Frederick Austin Davis WILKES

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WILKES, Frederick Austin Davis

Service Number: 2752
Enlisted: 5 January 1916, Macksville, New South Wales
Last Rank: Private
Last Unit: 53rd Infantry Battalion
Born: Bowraville, New South Wales, 16 February 1894
Home Town: Bowraville, Nambucca Shire, New South Wales
Schooling: Simpson's Ridge Public School
Occupation: Farmer
Died: Killed in Action, Belgium, 21 March 1918, aged 24 years
Cemetery: Somer Farm Cemetery
Memorials: Australian War Memorial Roll of Honour, Municipality of Waterloo Roll of Service No 4
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World War 1 Service

5 Jan 1916: Enlisted AIF WW1, Private, SN 2752, Macksville, New South Wales
7 Oct 1916: Involvement AIF WW1, Private, SN 2752, 53rd Infantry Battalion, Enlistment/Embarkation WW1
7 Oct 1916: Embarked AIF WW1, Private, SN 2752, 53rd Infantry Battalion, HMAT Ceramic, Sydney
21 Mar 1918: Involvement AIF WW1, Private, SN 2752, 53rd Infantry Battalion, German Spring Offensive 1918

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Biography contributed by Kim Horton

"Another Nambucca Victim. PRIVATE FRED. A. WILKES.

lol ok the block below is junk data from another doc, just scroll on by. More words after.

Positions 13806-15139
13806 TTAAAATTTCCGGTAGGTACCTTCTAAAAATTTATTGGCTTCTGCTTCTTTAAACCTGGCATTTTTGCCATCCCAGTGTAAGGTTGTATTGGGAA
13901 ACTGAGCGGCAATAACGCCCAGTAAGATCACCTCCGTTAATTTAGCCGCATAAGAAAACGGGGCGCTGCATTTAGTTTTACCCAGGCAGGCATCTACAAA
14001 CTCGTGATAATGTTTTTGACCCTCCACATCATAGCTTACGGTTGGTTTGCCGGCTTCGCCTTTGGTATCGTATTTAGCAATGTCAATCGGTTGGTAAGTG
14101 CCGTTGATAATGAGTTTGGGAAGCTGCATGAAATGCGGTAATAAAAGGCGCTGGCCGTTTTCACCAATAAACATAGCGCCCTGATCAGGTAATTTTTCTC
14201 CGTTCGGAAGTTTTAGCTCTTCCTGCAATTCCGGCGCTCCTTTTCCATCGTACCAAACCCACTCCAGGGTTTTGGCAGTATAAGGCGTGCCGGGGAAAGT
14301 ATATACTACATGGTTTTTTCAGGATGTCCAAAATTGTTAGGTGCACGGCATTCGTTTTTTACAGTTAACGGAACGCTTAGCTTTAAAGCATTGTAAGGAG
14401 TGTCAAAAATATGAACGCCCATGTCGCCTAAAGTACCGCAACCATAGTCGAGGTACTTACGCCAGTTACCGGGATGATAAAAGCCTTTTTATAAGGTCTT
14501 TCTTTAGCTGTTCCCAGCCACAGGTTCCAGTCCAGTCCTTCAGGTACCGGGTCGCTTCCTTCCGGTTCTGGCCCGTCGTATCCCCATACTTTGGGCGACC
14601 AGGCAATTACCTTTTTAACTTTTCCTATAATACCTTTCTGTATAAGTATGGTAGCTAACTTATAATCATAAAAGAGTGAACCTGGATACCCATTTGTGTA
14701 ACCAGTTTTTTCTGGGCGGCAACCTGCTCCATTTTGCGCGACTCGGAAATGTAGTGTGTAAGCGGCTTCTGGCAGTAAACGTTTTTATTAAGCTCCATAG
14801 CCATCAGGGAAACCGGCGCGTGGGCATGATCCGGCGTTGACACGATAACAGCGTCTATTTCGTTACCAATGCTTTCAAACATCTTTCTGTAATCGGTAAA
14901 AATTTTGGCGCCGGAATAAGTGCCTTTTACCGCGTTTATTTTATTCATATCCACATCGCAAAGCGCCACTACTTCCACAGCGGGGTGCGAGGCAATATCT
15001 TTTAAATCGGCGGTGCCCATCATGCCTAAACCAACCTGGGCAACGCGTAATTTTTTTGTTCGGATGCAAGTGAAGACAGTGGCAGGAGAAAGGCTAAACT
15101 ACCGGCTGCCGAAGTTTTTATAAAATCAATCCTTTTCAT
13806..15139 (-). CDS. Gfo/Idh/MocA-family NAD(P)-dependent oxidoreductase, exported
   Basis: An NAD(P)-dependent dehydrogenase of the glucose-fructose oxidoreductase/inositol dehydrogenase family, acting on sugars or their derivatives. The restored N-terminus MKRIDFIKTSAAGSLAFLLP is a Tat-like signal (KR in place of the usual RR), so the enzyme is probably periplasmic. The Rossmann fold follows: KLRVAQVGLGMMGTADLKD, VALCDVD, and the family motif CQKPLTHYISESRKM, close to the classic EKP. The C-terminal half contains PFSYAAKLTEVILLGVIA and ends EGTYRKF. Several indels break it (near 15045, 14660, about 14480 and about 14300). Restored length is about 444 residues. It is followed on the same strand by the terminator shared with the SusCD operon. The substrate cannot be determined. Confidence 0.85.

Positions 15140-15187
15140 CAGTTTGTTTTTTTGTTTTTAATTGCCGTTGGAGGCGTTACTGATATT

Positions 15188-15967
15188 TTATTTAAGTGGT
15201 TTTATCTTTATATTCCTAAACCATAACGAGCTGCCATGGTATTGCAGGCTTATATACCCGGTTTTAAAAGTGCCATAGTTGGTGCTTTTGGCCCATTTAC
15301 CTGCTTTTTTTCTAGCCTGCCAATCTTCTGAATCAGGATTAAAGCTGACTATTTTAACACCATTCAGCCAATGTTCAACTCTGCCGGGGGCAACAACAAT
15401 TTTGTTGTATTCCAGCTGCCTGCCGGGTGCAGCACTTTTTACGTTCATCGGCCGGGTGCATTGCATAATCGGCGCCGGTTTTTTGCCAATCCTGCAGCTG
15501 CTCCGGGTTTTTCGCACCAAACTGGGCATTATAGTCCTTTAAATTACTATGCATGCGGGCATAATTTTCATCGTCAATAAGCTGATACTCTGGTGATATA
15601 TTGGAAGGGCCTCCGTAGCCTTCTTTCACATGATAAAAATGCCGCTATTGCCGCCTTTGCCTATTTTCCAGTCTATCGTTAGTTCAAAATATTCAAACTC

On Tuesday Rev. C. R. Wilson, Anglican, received a cable from the military authorities requesting him to inform Mr. and Mrs. T. F. Wilkes, of Simpson's Ridge, Bowraville, that their son, private Frederick A. Wilkes, of the 53rd Battalion, had been killed in action on March 21st. Two of the Wilkes brothers, Walter, aged 36 and Fred, aged 23, enlisted in Macksville early in 1916. Another brother, George, also offered his services for his King and country, but was not accepted. The two who succeeded left home together and were not parted while in camp. They also journeyed to England in the same transport. While in camp in this State, Walter received promotion, and he still holds the rank of corporal. They both — as well as the whole of the family — are well-known on the river and highly respected. After going to France the brothers were separated for a time. Corporal Walter was wounded and gassed-reference to which was made at the time in the "News." He went to a London hospital for treatment and when sufficiently strong was appointed a member of the Military police in London. He subsequently applied for a transfer back to his own regiment and was soon again with his company in France. To the joy of the two brothers they were again together in the fighting line. It is presumed that private Fred Wilkes fell during the recent big push. The brothers spent a short holiday together in London and while there wrote to their parents. Last week quite a budget of letters were received from them and when writing they were in high spirits and good health. The sympathy of the public go out to the parents and members of the family in their bereavement." - from the Nambucca and Bellinger News 12 Apr 1918 (nla.gov.au)

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